In Cormac McCarthy's postapocalyptic novel The Road, the nameless protagonist and his son come upon a ransacked vending machine, and inside it, find what is perhaps the last Coca-Cola on Earth. "He slipped the boy's knapsack loose and set the pack on the floor behind him and he put his thumbnail under the aluminum clip on the top of the can and opened it. He leaned his nose to the slight fizz coming from the can and then handed it to the boy. Go ahead, he said." McCarthy takes time with this scene; he wants us to see the bubbles jumping from the can, feel them against our own lips. Life is hard, but sometimes we're given fleeting moments of goodness—small pleasures in a 12-ounce can.
Soda has long been synonymous with good times: shared from two straws during a diner date, or in hand at a summer barbecue. But lately, soda's had a harder time of it. In 2014, Coca-Cola announced a 14 percent drop in profit. Indeed, the soft drink industry has been in steady decline for the better part of the past decade. An increasingly health-conscious population is cutting back on this particular indulgence. We all know that soda isn't good for you, but what of its cultural importance? Its sensual pleasures? Is soda doomed? Well, not if Jason Schuler has anything to do with it.
Drink More Good's 33-year-old founder and president presides behind a U-shaped wooden bar, holding a Ball jar brimming with crimson liquid. He's engaging a white-haired gentleman who has just pulled a bottle of tonic bitters off of a wall that, to the lay passerby, might look like a shrine to the old-world apothecary. "So you're a tonic fan, huh?" Schuler asks. "We got very close to finalizing this springtime tonic recipe last night. Doesn't it smell like spring? It's hyssop and lemon verbena." If you visit Drink More Good's new store on Main Street in Beacon, which opened on Valentine's Day, don't expect the conversation to end at retail pleasantries. Schuler's eager to talk shop, like how his tonic is made from gentian root, which is less likely to cause quinine poisoning than cinchona bark. A self-professed "Good-Maker," Schuler is more than just a business owner—he's the mad-scientist epicure behind its flagship product, Drink More Good hand-crafted soda syrup.
It all started with a bartending gig. In 2012, Schuler, a Hudson Valley native who grew up in Hopewell Junction, started running the cocktail program at Gleason's in Peekskill. Abiding by the tenants of the classic cocktail movement, Schuler flavored his signature elixirs using the highest-quality ingredients. To enjoy the fruits of his labor without getting a buzz on at work, he began mixing his cocktail syrups with seltzer.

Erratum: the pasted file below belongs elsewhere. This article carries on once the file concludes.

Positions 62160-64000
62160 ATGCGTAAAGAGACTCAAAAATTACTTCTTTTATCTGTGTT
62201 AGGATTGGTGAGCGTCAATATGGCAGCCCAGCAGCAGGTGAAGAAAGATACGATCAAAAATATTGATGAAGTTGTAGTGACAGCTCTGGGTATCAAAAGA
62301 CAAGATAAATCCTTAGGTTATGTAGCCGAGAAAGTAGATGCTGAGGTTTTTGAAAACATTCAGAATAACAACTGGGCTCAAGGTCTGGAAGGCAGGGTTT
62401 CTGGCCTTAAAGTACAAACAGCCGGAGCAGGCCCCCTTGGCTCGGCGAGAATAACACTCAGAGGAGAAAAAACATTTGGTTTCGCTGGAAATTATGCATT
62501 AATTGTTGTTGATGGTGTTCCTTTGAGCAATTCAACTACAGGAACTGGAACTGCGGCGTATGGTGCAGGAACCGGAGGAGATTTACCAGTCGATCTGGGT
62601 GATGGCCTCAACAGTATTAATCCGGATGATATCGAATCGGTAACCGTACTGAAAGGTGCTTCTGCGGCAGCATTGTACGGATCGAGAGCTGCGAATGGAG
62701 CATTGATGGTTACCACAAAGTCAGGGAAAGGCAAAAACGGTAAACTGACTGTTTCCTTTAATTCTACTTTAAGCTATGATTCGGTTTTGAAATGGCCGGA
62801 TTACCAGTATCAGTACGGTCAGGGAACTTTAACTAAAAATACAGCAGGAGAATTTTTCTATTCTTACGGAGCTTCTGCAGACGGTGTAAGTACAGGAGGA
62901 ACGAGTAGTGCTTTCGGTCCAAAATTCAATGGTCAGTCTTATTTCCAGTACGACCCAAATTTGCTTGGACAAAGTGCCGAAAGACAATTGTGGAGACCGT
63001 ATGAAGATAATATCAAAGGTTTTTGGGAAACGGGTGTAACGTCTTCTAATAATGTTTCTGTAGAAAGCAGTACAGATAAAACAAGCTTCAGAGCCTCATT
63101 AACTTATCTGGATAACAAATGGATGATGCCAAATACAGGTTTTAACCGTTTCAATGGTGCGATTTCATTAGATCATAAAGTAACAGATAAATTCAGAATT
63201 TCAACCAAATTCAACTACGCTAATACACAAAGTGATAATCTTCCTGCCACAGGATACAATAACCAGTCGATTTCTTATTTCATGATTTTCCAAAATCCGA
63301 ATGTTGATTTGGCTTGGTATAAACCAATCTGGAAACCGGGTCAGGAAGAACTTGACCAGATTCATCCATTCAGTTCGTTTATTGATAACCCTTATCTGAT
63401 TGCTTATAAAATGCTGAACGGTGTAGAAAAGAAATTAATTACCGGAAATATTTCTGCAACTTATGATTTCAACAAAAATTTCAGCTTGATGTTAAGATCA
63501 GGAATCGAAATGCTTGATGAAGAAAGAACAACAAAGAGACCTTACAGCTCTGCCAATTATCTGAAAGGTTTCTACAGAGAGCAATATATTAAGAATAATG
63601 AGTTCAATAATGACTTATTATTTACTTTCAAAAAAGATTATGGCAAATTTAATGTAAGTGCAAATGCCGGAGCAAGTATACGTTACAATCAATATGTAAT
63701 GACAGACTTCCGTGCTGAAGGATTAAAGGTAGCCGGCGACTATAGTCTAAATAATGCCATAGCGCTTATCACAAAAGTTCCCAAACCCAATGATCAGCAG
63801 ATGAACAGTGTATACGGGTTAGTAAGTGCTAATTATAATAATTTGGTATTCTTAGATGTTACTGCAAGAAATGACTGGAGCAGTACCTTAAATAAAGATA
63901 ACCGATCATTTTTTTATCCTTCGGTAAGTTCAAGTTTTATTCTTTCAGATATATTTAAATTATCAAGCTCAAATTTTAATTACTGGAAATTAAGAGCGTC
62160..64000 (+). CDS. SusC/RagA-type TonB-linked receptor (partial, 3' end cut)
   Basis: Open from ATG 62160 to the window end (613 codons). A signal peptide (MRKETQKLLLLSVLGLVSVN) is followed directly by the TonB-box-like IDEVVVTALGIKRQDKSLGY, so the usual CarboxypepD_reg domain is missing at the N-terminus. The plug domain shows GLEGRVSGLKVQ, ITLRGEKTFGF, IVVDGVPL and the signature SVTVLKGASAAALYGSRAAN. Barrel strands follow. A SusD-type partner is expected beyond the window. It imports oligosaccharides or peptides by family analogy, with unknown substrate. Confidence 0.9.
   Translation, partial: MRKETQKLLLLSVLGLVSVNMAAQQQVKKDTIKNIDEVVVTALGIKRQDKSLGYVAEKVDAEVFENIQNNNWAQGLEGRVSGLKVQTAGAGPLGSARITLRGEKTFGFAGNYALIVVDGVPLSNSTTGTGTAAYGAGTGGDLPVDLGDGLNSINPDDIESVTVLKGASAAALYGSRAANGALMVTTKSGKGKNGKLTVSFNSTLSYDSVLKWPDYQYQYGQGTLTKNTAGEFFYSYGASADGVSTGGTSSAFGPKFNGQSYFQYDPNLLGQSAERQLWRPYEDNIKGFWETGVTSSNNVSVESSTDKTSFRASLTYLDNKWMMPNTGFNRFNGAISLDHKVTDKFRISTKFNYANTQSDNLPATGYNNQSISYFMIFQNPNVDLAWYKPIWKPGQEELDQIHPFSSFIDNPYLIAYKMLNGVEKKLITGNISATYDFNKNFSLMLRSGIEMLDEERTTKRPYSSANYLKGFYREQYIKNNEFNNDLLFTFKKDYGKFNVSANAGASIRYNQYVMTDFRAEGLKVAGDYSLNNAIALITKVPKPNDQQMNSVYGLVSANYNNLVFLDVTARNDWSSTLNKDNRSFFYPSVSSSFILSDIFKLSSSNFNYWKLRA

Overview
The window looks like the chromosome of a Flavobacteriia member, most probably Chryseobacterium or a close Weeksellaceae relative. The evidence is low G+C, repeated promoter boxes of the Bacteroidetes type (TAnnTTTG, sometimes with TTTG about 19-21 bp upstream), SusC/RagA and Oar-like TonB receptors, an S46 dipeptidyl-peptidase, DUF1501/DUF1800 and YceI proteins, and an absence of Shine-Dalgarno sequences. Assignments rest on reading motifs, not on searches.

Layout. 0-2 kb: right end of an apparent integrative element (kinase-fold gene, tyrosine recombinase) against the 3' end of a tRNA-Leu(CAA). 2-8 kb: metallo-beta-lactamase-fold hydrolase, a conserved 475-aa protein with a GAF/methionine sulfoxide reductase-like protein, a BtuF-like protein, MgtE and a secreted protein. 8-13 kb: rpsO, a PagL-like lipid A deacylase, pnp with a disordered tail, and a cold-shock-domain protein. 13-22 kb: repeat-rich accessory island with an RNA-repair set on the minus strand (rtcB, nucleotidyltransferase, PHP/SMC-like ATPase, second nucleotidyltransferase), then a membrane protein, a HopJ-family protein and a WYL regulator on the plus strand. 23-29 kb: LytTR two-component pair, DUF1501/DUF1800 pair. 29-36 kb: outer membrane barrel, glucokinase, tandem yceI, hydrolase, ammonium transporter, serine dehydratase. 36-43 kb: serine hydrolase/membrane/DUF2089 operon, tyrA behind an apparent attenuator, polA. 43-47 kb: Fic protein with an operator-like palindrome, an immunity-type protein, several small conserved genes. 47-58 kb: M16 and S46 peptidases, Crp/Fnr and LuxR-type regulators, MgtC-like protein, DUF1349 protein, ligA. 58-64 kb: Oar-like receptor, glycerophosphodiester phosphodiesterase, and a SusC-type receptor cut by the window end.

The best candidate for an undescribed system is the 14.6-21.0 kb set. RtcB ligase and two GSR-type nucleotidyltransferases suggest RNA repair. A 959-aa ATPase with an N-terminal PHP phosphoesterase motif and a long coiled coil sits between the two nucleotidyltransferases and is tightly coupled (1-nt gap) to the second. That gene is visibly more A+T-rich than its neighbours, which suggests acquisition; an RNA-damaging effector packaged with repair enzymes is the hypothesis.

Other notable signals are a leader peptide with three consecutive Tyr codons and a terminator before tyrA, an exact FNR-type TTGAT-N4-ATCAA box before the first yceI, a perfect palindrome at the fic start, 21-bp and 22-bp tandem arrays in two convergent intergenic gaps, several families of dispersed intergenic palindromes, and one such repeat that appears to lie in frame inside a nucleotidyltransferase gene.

Schuler wasn't necessarily tapping into a newfound passion with his impromptu fountain drinks. "Oh my god, I would crush soda," Schuler says. "I'd come home from junior high and just watch cartoons, eat pretzel Goldfish, and drink soda." But, after a seven-year stint working under Mario Del Pero of Mendocino Farms in LA, Schuler learned the hard truth about soft drinks. "Everything that's in soda is in freaking poison," he says. So, when his bar shift ended in the wee hours of the morning, Schuler would steal away to Gleason's kitchen to make and bottle his syrup. Crushing by hand only all-natural ingredients (organic ginger, local honey, real vanilla beans, and cassia bark), Schuler found a way to have his soda and drink it too.
Soon, Schuler found his first investor—his best friend—and with just $2,000 and a dream, Drink More Good was born in December 2012. By April, Schuler's products were hitting local farmers' markets. In May, Drink More Good opened a 200-square-foot storefront in Beacon where Schuler sold his ginger ale, root beer, and cassia kream syrups along with a small selection of fair-trade herbs and spices, loose-leaf tea, and craft bitters. "The town really welcomed it," Schuler says, and in just a few months, it became clear that Drink More Good needed a bigger space.